++-+ Australia is part of the Working Holiday Maker (WHM) visa scheme. This program provides opportunities for resourceful, self-reliant and adaptable young people to holiday in Australia and to supplement their funds through incidental employment. The visa allows a stay of up to 12 months from the date of first entry to Australia, regardless of whether or not you spend the whole time in Australia. Currently, Australia welcomes over 85,000 working holiday makers every year!
--+- Canada, the Netherlands, the Republic of Ireland, Japan, Korea, Malta, Germany, Sweden, Denmark, Norway, Finland, Hong Kong, Taiwan, Cyprus, Italy, Belgium and France. Only applicants from these countries who are aged between 18 and 30 years and without dependent children are eligible to apply for a Working Holiday visa.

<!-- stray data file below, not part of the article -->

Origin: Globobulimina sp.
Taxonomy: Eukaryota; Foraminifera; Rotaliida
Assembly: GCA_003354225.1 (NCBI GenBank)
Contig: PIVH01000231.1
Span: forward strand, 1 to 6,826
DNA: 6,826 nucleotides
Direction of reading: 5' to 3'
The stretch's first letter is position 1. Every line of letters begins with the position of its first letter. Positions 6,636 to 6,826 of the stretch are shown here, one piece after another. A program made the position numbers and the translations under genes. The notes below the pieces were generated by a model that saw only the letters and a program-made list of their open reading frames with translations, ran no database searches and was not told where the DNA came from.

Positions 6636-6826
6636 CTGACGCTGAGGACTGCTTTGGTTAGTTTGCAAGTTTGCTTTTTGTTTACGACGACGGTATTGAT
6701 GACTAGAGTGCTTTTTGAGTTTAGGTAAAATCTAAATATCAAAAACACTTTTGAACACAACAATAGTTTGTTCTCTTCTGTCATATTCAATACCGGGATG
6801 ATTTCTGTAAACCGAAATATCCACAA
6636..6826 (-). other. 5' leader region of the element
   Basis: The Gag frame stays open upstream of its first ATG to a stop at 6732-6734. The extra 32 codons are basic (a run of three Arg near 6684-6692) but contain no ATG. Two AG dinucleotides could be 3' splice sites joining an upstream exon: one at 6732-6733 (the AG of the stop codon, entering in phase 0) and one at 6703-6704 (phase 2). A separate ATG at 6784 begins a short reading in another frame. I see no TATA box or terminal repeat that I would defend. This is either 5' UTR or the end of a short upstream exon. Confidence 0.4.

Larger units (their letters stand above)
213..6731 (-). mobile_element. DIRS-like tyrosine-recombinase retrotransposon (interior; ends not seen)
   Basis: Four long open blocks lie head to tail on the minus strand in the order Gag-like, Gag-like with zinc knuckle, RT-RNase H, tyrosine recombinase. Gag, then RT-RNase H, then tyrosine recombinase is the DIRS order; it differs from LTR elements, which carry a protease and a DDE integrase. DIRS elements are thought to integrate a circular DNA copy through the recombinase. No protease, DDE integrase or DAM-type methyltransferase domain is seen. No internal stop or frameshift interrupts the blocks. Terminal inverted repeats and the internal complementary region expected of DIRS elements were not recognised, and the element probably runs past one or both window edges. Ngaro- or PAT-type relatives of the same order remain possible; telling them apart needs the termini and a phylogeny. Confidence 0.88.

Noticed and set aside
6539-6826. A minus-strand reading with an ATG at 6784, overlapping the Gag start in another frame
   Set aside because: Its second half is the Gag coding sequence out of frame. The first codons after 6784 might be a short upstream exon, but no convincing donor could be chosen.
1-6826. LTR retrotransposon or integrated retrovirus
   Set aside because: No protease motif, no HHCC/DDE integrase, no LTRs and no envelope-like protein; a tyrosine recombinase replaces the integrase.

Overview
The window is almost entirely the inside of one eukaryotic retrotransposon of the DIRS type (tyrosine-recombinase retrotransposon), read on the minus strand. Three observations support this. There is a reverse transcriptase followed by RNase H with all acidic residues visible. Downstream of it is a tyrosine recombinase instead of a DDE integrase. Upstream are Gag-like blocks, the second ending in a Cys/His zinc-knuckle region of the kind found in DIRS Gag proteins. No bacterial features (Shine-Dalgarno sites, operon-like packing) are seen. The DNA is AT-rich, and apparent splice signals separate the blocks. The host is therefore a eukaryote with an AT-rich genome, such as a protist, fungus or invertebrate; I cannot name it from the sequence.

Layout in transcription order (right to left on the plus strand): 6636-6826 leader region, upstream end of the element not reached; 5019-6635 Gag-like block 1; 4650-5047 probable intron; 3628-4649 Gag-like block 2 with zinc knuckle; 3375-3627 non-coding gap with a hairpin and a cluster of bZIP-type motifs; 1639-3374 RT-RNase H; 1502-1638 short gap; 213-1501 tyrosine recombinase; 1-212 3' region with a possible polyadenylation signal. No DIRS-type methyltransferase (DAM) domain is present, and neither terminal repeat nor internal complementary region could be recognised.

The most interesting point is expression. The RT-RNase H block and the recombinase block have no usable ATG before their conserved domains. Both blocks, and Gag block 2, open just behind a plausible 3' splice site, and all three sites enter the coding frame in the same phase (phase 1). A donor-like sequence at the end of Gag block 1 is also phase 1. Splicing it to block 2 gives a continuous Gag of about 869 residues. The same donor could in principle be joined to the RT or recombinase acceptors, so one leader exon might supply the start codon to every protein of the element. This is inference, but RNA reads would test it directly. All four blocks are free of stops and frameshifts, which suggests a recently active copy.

--+- If you have a working holiday visa, or are a student intending to work, you should obtain a tax file number (TFN). You can apply for this in person, or online at the Tax Office's website. If you start work before getting your TFN, you have 28 days to provide it to your employer. When you stop work, ask your employer for a payment summary showing your total income and the amount of tax withheld, as you will need this to complete your compulsory tax return.
++-+Temporary residents are able to access their retirement savings (superannuation) upon permanent departure from Australia. For more information please visit the Australian Taxation Office's website. --+- Backpacker jobs available in Australia include: Waiting in restaurants and bars, labouring and building work, shop assistant and retail jobs, nursing, nanny and cleaning services, office temping, fruit picking, and other farm work such as jackeroo'ing.
++-+ Those looking for work downunder should register with online employment services such as seek.com.au and mycareer.com.au.
Link this one -- the coastal photo ring.